When outnumbered, but not outmaneuvered, a team can attempt to split up. By being more mobile than the larger force, their goal is to survive and pick apart any stragglers they can until the smaller force has a decisive advantage. The skirmishing team still needs a few people to take the enemy head on. When the enemy advances, the line spreads thin, leaving just a few fighters to keep the attention of the enemy core. The rest flank around, using strategies like the pin and split.
However, because the skirmishers are outnumbered, getting into the enemy backfield alive is going to be difficult, if not impossible, until several enemies are dispatched. If the skirmishers can manage to get their flankers to meet up behind the enemy (turning the line into a circle), they are now free to run in opposite directions. At this point, the skirmishers must work off of each other. By running in opposite directions, vision gaps will eventually be created that allow one of them to pick off an unsuspecting enemy.
A large part of the strategy requires that each skirmisher acts as a distraction first, staying alive as best they can. Then, only take shots that are nearly guaranteed hits. Kills are preferable, but legs will help reduce the enemy's ability to maneuver against you and arms will help soften them up for future attacks.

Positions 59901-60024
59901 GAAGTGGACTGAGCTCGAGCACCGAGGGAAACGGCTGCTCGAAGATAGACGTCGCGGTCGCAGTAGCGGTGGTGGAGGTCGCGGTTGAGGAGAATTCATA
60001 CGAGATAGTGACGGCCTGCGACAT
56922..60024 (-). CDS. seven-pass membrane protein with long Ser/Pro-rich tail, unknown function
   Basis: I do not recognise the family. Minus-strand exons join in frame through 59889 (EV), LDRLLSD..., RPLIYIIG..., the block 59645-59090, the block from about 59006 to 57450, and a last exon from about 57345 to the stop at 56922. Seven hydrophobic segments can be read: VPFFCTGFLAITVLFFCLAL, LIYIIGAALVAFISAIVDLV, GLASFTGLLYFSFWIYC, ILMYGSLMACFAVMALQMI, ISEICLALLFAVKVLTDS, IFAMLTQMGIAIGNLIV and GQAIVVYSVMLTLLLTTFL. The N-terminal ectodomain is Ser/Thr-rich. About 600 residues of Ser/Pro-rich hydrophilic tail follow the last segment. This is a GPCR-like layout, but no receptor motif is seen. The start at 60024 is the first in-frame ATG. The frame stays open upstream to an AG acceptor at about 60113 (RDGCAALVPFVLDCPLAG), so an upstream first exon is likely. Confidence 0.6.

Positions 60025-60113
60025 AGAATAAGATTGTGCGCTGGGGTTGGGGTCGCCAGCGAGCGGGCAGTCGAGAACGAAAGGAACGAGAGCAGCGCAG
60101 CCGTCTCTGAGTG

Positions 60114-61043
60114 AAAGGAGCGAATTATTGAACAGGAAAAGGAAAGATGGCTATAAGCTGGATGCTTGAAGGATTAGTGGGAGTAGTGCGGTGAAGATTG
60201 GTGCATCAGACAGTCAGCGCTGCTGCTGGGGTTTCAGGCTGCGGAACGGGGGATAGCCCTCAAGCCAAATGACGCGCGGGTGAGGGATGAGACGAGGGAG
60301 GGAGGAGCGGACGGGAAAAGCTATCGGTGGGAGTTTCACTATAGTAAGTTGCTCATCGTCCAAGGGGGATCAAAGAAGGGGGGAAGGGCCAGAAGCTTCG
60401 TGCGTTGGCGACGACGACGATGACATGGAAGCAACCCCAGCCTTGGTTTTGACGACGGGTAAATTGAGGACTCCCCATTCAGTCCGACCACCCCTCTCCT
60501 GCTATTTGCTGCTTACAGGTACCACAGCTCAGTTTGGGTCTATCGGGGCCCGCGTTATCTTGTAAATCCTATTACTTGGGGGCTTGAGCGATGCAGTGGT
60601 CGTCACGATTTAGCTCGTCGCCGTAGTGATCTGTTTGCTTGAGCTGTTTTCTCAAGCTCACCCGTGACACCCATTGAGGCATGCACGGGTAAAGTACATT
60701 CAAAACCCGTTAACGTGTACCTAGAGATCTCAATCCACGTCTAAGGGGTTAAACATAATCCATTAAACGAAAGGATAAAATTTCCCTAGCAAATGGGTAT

Small groups should learn to work in pairs when possible. The goal is to develop tactics that work well when targets are isolated, while maintaining some safety in numbers. While you won't always be able to make a 2v1 situation happen, you want to be able to win the fight without losing much of your capability.
You may find 2v1 drills particularly useful. It helps build teamwork for the pair and helps the solo fighter practice for being outnumbered. The pair has a goal of killing the solo without either of them being hit, while the solo tries to land a single hit on the pair. Alternatively, you could have the solo fighter try to stay alive for a set amount of time or number of swings. This can help them prepare to be a pin or to keep the core of the line busy for a wolf pack strategy.
One strategy for a pair is to plan, in advance, where to swing. For example, one will swing high to the sword arm, while the other swings low to the shield side hip. This forces the enemy on the defensive, because their shield will usually not be able to cover both angles, forcing them to block with their sword or die quickly. Following up with a couple of swings will likely kill the target, as long as both keep the pressure on them.
When the pair is on the defensive, it becomes important to not only block for your partner, but lure enemy targets out for them. You can fake swings to try to get the opponent to counter, leaving their arm open to your partner. Placing swings to one side of their shield or guard might draw their defenses over, letting your partner attack the other side.